Other: the cost of electricity from a wind project are also impacted by financing costs, siting and permitting, site-specific characteristics, availability and cost of skilled labor, transportation and logistics, and other factors.

Declining Cost of Wind Energy Over Time

Advanced technology, improved siting techniques, and learning across all sectors as the industry scales up have all influenced the cost of wind energy over time.  The Department of Energy, below, depicts the cost reduction in wind energy alongside U.S. wind energy deployment, showing a decrease in cost of more than 90% since the early 1980's. [4]

Declining Cost of Wind from DOE Revolution Now

Comparative Cost of Energy: How Wind Energy Stacks Up [top]

As wind energy prices decline, and electricity consumers and utilities are faced with choices about new electricity generation, wind energy is increasingly a competitive choice of power. With improving technology and siting techniques, wind energy is increasingly becoming one of the most affordable forms of electricity today.

Electric utilities across the country are noting the affordability of wind energy:

“Wind prices are extremely competitive right now, offering lower costs than other possible resources, like natural gas plants. These projects offer a great hedge against rising and often volatile fuel prices." - David Sparby, president & CEO of Xcel Energy’s Northern States Power announcing 600 MW of new wind power contracts on July 16, 2013.
 "The latest addition of 150 megawatts of low-cost wind energy provides AECC with a hedge against fluctuating natural gas energy prices […] We will continue to pursue energy options that allow AECC’s member cooperatives to provide reliable electricity at the lowest possible cost.” - Duane Highley, president & CEO of Arkansas Electric Cooperative Corporation after signing a 150 MW contract July 22, 2013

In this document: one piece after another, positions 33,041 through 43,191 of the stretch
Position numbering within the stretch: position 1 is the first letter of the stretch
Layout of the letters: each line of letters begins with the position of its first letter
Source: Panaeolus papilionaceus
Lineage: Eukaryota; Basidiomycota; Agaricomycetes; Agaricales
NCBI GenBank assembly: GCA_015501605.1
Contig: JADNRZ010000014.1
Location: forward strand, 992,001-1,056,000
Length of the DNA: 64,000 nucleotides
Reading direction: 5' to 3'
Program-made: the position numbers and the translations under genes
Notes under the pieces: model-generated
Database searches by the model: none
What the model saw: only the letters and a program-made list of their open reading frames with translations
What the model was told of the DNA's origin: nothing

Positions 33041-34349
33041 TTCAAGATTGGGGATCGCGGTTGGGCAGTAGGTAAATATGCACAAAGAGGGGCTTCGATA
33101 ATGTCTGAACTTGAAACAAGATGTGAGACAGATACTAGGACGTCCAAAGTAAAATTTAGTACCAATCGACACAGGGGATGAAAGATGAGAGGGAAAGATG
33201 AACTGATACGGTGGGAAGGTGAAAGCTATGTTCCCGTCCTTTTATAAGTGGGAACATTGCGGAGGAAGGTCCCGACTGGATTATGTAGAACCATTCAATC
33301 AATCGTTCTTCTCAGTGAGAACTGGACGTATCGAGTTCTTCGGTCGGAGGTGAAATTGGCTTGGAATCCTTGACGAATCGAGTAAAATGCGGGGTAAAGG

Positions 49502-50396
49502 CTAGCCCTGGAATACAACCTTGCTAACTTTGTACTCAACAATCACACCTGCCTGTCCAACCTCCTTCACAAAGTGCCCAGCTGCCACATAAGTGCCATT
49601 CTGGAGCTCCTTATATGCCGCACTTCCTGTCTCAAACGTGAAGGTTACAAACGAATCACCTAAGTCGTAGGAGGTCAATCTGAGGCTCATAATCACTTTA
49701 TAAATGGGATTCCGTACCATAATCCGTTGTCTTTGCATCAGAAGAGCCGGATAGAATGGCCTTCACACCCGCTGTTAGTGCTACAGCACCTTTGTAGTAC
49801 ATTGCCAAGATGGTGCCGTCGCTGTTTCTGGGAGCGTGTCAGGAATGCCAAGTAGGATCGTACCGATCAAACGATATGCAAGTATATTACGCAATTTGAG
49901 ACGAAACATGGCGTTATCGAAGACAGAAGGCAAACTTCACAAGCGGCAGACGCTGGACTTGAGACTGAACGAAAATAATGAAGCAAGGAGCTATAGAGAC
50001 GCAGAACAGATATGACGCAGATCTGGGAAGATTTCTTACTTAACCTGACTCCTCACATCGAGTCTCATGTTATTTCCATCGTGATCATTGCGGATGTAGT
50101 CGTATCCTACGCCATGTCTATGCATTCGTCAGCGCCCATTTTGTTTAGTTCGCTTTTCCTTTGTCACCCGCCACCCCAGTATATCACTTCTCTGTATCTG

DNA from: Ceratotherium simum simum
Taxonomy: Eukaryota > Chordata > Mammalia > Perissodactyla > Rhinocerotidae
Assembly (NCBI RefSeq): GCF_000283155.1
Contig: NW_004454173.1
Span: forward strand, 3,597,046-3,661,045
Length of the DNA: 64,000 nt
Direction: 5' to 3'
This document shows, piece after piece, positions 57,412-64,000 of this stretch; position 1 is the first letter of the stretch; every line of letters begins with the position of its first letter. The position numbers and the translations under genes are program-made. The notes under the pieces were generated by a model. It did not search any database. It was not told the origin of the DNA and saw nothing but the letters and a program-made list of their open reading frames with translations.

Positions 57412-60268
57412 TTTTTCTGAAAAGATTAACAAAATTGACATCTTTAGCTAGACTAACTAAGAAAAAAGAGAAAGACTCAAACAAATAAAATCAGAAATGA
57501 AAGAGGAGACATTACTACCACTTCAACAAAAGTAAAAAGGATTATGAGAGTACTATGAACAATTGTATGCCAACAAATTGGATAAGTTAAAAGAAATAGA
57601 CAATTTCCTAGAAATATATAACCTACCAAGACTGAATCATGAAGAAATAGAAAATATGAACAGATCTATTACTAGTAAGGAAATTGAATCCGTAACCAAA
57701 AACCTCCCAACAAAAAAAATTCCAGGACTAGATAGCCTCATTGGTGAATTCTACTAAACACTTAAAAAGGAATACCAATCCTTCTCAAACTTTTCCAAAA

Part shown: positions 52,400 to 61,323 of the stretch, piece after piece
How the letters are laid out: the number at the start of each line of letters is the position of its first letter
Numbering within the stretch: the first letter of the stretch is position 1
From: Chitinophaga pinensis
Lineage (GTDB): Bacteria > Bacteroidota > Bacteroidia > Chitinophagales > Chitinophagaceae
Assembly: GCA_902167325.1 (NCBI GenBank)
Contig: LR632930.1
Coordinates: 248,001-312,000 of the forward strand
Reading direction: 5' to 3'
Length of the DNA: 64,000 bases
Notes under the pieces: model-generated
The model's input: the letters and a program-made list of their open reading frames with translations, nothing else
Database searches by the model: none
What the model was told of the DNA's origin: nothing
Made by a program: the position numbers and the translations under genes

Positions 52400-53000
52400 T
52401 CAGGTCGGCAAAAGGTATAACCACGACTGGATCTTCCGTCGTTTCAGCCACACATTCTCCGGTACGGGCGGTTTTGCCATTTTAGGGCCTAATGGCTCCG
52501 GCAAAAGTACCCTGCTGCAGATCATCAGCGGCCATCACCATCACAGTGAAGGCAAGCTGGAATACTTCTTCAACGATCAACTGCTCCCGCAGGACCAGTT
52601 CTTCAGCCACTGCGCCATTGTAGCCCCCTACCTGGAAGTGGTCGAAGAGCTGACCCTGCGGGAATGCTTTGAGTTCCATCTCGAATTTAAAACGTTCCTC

“From September 2011 through June 2012, fuel costs to Arkansas customers were approximately $1.2 million lower because of the incorporation of Crossroads into OG&E’s generation fleet. OG&E estimates that fuel savings to Arkansas customers from September 2011 through December of 2012 will be in the range of $2.2 million. Total Company production cost savings for the first five years of operation are estimated to be $268 million. Over the expected twenty-five year life of the asset production cost, the savings are estimated to be $2.3 billion." - Oklahoma Gas & Electric. Arkansas Public Service Commission. Docket 12-067-u-Doc. 1.

Cost of New Generation Resources 

The Energy Information Administration (EIA), the statistical arm of the Department of Energy, finds wind energy to be one of the most affordable options for new electricity generation, alongside new natural gas units.

 EIA Cost of Energy AEO 2013

Data Source: EIA, Levelized Cost of New Generation Resources in the Annual Energy Outlook 2013

Hedging Value of Wind Energy: Valuing Risk and Cost [top]

When assessing new sources of electricity generation, utilities also consider risk , such as fuel price risk or future environmental regulations, as well as cost. 
When considering both of these factors, wind energy provides a low cost and low risk option for electricity consumers and utilities.

Electric utilities have noted this value of wind energy with CEO of Xcel Energy, Ben Fowke noting “These projects will lower customer costs by at least $800 million over their lives and will provide a valuable hedge to rising and volatile fuel prices for well into the future.”[5]

Relative Cost and Risk of New Generation Resources

CERES Wind Hedge Chart

Chart Source: CERES, Practicing Risk-Aware Electricity Regulation, 2012

[1] David Sparby, president & CEO of Xcel Energy’s Northern States Power announcing 600 MW of new wind power contracts on July 16, 2013.
[2] DOE Wind Technologies Market Report 2012
[3] DOE Wind Technologies Market Report 2012
[4] DOE Revolution Now The Future Arrives for Four Clean Energy Technologies. September, 2013.
[5] Wall Street Journal, Xcel Energy plans to grow wind power by 30 percent.  July 30, 2013.